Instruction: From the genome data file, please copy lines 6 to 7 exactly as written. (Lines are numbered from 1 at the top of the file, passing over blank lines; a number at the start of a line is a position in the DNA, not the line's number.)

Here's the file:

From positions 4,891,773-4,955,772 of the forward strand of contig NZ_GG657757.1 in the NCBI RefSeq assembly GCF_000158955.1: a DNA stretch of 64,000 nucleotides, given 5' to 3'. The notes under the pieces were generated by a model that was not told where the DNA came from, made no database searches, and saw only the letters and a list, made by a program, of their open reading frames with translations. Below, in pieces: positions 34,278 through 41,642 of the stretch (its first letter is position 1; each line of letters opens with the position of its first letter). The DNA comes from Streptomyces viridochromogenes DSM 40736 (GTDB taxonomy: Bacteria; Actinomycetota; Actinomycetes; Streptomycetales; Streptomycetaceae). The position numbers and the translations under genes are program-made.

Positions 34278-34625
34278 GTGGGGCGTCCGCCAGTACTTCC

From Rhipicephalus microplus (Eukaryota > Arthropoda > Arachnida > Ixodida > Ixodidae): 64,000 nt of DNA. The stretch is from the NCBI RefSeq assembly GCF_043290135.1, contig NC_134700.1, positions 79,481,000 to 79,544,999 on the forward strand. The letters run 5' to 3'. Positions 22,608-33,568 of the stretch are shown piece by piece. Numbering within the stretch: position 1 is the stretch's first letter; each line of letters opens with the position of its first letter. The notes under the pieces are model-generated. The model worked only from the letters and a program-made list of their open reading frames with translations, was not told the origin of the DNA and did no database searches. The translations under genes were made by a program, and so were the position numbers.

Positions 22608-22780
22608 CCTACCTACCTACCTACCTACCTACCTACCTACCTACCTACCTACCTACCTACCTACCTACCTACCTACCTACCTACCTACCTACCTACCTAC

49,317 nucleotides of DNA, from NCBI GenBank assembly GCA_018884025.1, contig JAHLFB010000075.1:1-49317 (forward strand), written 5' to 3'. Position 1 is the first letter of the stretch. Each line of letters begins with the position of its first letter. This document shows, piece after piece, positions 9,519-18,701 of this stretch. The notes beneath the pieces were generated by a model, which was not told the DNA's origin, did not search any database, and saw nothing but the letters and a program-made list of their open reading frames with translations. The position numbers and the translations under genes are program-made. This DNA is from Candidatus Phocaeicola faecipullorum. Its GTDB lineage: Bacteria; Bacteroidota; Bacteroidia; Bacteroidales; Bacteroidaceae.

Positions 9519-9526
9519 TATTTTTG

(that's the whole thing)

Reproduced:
22608 CCTACCTACCTACCTACCTACCTACCTACCTACCTACCTACCTACCTACCTACCTACCTACCTACCTACCTACCTACCTACCTACCTACCTAC

49,317 nucleotides of DNA, from NCBI GenBank assembly GCA_018884025.1, contig JAHLFB010000075.1:1-49317 (forward strand), written 5' to 3'. Position 1 is the first letter of the stretch. Each line of letters begins with the position of its first letter. This document shows, piece after piece, positions 9,519-18,701 of this stretch. The notes beneath the pieces were generated by a model, which was not told the DNA's origin, did not search any database, and saw nothing but the letters and a program-made list of their open reading frames with translations. The position numbers and the translations under genes are program-made. This DNA is from Candidatus Phocaeicola faecipullorum. Its GTDB lineage: Bacteria; Bacteroidota; Bacteroidia; Bacteroidales; Bacteroidaceae.